Review: 'Absolutely Fabulous' delights in the outrageous

Staff Writer
Columbus Monthly

Pour some Champagne, light a smoke and put on something gorgeous, dahling, because the women of "Absolutely Fabulous" are back.

It's been 24 years since Jennifer Saunders and Joanna Lumley made their debut as hard-partying best friends Edina Monsoon and Patsy Stone on the BBC sitcom, and they bring the same outrageous boozy charm to their big-screen adventure, "Absolutely Fabulous: The Movie."

They've also brought along some familiar faces, including Eddy's put-upon daughter, Saffron (Julia Sawalha), and long-suffering assistant, Bubble (Jane Horrocks), as well as a slew of celebrities, models and designers in delightful cameos. Jon Hamm, Rebel Wilson and Chris Colfer play small roles.

Fans of the series will be relieved to see that Eddy (Saunders, who created the show and wrote the film's screenplay) and Patsy (Lumley) haven't matured a bit during their time away from the screen. But no prior knowledge of the characters is needed to appreciate such overblown selfishness and superficiality in a post-Kardashian world.

An opening scene shows Patsy injecting her own face and lips with a syringe as part of her regular get-ready routine.

"You need to be using fetus blood and a little spritz of afterbirth," she advises her friend.

Patsy is a successful magazine editor, while Eddy's career in fashion public relations has stalled. She dreams of representing supermodel Kate Moss — who happens to be a guest at Patsy's London fashion show — but their meeting is disastrous: Eddy accidentally pushes the supermodel into the Thames and becomes a pariah blamed for her death, which is depicted as an international tragedy.

Determined to avoid punishment, Eddy and Patsy flee to the French Riviera, where they try to keep a low profile while maintaining their drug-fueled, consumption-based lifestyle.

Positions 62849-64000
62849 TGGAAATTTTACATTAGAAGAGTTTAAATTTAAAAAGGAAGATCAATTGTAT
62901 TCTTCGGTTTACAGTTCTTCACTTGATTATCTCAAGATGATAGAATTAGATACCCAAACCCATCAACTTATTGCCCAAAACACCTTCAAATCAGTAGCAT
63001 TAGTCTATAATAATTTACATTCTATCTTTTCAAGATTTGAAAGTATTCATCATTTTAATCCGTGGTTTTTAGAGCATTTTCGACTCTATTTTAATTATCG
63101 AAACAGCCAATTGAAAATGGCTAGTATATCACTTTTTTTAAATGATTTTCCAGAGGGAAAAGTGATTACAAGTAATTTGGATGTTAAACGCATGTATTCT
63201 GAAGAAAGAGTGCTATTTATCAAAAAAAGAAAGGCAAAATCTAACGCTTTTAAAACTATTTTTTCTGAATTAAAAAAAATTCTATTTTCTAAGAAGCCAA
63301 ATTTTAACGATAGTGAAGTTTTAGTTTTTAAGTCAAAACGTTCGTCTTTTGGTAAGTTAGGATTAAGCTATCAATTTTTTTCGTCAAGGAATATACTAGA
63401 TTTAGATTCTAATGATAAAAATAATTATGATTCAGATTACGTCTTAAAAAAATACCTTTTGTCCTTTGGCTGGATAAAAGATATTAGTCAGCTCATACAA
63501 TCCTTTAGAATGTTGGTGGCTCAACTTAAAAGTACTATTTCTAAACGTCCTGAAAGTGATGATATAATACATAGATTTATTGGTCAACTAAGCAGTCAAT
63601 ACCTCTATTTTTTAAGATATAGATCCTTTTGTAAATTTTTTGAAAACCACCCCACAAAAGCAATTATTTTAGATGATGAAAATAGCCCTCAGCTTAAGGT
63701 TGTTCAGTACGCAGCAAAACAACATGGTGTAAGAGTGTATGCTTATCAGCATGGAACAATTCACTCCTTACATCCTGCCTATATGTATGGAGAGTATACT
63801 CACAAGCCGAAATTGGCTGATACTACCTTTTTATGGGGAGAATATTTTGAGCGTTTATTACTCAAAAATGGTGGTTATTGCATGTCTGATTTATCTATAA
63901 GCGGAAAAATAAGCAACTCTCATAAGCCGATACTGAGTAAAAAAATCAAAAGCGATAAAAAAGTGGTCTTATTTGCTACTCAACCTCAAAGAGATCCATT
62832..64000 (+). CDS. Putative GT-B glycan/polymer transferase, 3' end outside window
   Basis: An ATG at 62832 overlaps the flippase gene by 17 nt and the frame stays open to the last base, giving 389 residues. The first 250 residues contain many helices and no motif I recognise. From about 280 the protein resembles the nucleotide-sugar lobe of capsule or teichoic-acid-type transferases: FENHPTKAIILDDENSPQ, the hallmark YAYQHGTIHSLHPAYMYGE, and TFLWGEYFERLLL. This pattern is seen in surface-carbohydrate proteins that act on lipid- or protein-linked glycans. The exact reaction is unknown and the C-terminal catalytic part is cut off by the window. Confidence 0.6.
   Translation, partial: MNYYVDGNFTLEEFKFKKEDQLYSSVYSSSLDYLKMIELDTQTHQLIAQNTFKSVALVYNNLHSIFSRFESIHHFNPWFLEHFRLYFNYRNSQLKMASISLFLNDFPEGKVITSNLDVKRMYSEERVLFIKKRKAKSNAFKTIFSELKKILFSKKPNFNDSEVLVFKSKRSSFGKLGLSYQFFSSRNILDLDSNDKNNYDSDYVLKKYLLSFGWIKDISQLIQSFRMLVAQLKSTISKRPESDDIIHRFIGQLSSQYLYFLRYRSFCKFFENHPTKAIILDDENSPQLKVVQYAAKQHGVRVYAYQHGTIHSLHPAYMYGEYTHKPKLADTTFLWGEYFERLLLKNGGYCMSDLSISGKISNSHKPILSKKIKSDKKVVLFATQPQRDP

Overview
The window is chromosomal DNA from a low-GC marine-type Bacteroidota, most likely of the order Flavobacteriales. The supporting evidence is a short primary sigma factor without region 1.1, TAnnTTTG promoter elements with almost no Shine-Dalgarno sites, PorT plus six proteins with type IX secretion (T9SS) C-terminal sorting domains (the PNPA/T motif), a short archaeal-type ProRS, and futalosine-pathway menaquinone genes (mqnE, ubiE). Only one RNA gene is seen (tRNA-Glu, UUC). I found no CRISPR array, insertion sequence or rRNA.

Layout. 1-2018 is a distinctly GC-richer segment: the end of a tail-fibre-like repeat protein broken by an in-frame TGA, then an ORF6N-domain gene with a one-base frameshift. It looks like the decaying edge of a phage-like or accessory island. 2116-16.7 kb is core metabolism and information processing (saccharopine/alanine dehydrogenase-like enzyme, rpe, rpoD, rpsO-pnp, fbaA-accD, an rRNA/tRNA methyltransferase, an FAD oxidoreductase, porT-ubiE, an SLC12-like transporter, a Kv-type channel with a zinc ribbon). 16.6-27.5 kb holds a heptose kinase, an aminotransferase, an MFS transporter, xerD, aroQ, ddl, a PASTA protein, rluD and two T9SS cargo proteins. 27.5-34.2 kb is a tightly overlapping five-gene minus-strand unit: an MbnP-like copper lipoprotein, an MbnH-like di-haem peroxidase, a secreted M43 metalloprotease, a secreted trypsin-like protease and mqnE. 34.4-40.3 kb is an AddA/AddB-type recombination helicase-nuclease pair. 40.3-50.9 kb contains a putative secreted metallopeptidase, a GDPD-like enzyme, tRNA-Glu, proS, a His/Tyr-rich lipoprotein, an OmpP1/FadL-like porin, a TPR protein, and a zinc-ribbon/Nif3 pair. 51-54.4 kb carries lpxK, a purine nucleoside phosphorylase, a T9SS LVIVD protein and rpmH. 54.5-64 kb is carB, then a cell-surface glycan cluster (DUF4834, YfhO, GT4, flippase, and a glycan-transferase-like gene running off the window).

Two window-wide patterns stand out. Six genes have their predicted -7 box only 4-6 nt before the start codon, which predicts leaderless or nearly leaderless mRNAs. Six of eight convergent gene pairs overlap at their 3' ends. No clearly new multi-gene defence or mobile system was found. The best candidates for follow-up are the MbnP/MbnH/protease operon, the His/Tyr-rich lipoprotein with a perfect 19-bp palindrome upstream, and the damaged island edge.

Directed by Mandie Fletcher and sumptuously photographed by Chris Goodger, the film languishes in the intoxicating turquoise waters and terraced hills of Cote d'Azur, a bittersweet sight in the aftermath of this month's Bastille Day massacre in Nice.

The settings are fittingly luxe and Eddy and Patsy's adventures have been appropriately amped-up for the big screen — witness a chase scene where they barrel down narrow cobblestone streets in a runaway rickshaw. Saunders and Lumley are every fiber their alter egos.

But this parody of a lavish life of irresponsibility and consumption doesn't mean what it did when "Ab Fab" first hit in the early 1990s. Today, many Kardashians and "Real Housewives" live this parody as reality everyday on TV. Instead of appearing obviously ridiculous, Eddy and Patsy's indulgent lifestyle looks almost aspirational in an atmosphere of endless selfies and instant fame. It's hard to go over the top with what's already over the top.

"All I ever wanted was not to be fat and old," Eddy laments.

Maybe that's all there is to worry about in a world gone mad.

"Absolutely Fabulous: The Movie," a Fox Searchlight release, is rated R by the Motion Picture Association of America for "language including sexual references, and some drug use." Running time: 90 minutes. Two stars out of four.


MPAA Definition of R: Restricted. Under 17 requires accompanying parent or adult guardian.


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